I have kept the behaviour documentation on bsearch and simply referenced it from bsearch_index to minimize the documentation changes.

Associated revisions

Revision c64d283f
Added by nobu (Nobuyoshi Nakada) almost 4 years ago

array.c: bsearch_index

  • array.c (rb_ary_bsearch_index): Implement Array#bsearch_index method, which is similar to bsearch and returns the index or nil. [Feature #10730]

git-svn-id: svn+ssh://ci.ruby-lang.org/ruby/trunk@50839 b2dd03c8-39d4-4d8f-98ff-823fe69b080e

Revision 50839
Added by nobu (Nobuyoshi Nakada) almost 4 years ago

array.c: bsearch_index

  • array.c (rb_ary_bsearch_index): Implement Array#bsearch_index method, which is similar to bsearch and returns the index or nil. [Feature #10730]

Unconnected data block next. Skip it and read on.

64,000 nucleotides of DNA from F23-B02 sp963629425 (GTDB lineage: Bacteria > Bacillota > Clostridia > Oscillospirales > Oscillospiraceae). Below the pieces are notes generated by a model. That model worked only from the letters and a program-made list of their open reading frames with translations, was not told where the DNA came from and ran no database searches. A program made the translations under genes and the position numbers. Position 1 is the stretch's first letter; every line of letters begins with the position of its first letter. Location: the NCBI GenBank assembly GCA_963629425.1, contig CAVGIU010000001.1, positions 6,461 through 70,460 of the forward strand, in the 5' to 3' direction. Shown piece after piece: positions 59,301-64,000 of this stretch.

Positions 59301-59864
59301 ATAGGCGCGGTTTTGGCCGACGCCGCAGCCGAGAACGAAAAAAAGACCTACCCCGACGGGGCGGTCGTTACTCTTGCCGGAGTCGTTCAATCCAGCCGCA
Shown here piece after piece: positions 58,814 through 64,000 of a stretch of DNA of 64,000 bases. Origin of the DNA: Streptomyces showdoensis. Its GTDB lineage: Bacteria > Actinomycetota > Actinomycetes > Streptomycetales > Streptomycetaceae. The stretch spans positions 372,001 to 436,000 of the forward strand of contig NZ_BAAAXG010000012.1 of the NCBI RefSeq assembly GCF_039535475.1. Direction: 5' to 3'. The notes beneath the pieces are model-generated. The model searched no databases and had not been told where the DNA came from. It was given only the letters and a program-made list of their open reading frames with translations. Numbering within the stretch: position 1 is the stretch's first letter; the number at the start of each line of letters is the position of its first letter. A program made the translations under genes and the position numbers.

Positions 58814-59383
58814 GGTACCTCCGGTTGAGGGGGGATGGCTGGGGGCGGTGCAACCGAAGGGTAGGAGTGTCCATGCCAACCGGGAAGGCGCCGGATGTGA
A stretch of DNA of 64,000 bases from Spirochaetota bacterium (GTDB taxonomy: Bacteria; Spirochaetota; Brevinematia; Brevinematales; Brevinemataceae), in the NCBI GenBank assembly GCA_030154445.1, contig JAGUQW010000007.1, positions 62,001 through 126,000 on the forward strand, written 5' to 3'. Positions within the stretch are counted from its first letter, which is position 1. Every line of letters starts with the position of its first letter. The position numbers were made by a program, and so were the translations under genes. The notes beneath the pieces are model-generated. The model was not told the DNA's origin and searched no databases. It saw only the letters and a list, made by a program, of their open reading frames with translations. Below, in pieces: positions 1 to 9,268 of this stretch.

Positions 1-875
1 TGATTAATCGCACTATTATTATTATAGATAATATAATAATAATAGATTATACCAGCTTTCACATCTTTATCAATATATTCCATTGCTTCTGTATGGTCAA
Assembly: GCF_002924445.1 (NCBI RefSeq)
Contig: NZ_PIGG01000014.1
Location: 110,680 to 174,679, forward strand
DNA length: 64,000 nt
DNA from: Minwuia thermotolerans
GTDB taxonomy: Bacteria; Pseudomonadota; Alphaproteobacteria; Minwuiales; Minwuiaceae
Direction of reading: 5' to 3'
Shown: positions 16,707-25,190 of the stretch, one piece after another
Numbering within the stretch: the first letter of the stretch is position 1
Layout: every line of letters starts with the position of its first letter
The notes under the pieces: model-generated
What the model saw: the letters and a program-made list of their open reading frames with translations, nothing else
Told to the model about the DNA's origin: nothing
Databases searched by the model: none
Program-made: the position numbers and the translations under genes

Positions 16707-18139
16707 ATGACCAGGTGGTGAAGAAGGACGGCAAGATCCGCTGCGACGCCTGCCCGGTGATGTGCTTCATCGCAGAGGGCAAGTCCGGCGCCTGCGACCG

Revision 50839
Added by nobu (Nobuyoshi Nakada) almost 4 years ago

array.c: bsearch_index

  • array.c (rb_ary_bsearch_index): Implement Array#bsearch_index method, which is similar to bsearch and returns the index or nil. [Feature #10730]

Revision 50839
Added by nobu (Nobuyoshi Nakada) almost 4 years ago

array.c: bsearch_index

  • array.c (rb_ary_bsearch_index): Implement Array#bsearch_index method, which is similar to bsearch and returns the index or nil. [Feature #10730]

Revision 50839
Added by nobu (Nobuyoshi Nakada) almost 4 years ago

array.c: bsearch_index

  • array.c (rb_ary_bsearch_index): Implement Array#bsearch_index method, which is similar to bsearch and returns the index or nil. [Feature #10730]

Revision 50839
Added by nobu (Nobuyoshi Nakada) almost 4 years ago

array.c: bsearch_index

  • array.c (rb_ary_bsearch_index): Implement Array#bsearch_index method, which is similar to bsearch and returns the index or nil. [Feature #10730]